143. Memorandum From the President’s Special Assistant for National Security (Bundy) to President Johnson 1


  • Rumanian Negotiations

Our talks with the Rumanians are about over, and a communiqué (which the Rumanians are now checking with the Government in Bucharest, Tab A),2 announcing the results will be released Monday, June 1. We have considered whether there is advantage in a specific White House statement when this communiqué is issued, but on balance we do not see much money in it. Will you let me know if you have a different view? Essentially we achieved what we set out to get. Agreement has been reached on the following:

To expand Rumanian trade with the United States. Rumania will be authorized to buy 11 major industrial installations (Tab B) (out of an original shopping list of 15). They will be licensed individually and negotiations with private suppliers will be conducted on a case-by-case basis. For their part, the Rumanians have given us assurances that U.S. equipment will not be trans-shipped or re-exported, and technical data of U.S. origin will not be disclosed or otherwise transmitted without explicit U.S. approval (Tab C). Estimated value of these sales, if consummated, is $30 million a year.
To begin discussions on a consular agreement.
To expand cultural and information exchanges.
To work out plans for the establishment of tourist and commercial offices in Rumania and the U.S.
To raise diplomatic missions from legations to embassies.

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The Rumanians accepted virtually every condition we levied, and this despite the fact that we rejected their request for long-term credits and made clear that the most-favored-nation treatment would not be possible for some time, since this required a major legislative effort.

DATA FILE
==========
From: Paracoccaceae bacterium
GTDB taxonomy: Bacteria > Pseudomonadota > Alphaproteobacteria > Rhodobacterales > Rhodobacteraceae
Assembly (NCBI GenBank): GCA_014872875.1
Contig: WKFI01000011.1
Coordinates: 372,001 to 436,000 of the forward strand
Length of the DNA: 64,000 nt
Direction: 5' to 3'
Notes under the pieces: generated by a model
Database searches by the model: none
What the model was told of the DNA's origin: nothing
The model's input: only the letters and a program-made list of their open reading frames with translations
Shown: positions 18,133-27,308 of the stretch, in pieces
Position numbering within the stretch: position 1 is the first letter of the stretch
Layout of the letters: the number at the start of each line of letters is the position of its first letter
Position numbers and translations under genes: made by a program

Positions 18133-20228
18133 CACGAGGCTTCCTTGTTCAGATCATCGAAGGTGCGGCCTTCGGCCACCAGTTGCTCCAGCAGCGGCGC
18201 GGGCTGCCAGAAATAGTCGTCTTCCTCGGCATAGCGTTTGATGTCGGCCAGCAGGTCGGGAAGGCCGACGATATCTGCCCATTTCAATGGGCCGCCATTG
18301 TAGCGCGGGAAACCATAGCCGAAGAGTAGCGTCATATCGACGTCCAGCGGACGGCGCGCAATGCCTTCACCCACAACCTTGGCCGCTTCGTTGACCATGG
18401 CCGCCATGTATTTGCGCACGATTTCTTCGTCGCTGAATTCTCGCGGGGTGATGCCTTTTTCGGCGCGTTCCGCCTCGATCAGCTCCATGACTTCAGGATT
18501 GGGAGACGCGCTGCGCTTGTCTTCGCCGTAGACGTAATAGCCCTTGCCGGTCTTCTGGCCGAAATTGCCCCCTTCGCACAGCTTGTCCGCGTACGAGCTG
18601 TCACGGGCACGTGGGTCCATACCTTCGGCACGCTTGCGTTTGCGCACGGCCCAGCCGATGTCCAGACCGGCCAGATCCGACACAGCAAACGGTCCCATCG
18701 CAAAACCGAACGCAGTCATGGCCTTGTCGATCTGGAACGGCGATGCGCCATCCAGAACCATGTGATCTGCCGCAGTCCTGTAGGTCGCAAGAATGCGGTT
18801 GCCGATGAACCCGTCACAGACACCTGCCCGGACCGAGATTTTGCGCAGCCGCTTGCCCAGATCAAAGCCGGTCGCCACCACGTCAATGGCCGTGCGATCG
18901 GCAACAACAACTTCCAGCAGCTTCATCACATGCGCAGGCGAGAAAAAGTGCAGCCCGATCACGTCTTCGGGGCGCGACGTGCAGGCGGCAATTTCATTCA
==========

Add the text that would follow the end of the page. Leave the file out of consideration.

As a collateral matter, the Rumanians promised to talk with representatives of U.S. holders of Rumanian dollar bonds (some issued prior to World War I), to assure them that their interest would be protected. (The Rumanians, however, insist they cannot make specific commitments on claim settlements at this time.)

Perhaps the single most significant aspect of these talks was Rumania’s determination to succeed in establishing a new and substantial relationship with the U.S.—an important factor in Rumania’s drive for independence from Moscow. However, for Rumania’s own reasons and political considerations here, there is an awareness on both sides that the pace of these developments cannot be forced. To succeed, there must be a gradualness and a logic about them, as well as evidence of continued Rumanian independence in international affairs and greater freedom for the Rumanian people—a point Averell Harriman intends to underscore before the talks are over.

McG. B. 3
  1. Source: Johnson Library, National Security File, Memoranda to the President, McGeorge Bundy, Vol. 5. Secret.
  2. Tabs A, B, and C are not printed. For text of the U.S.-Romanian joint declaration, issued June 1, see Department of State Bulletin, June 15, 1964, pp. 924–926.
  3. Printed from a copy that bears these typed initials.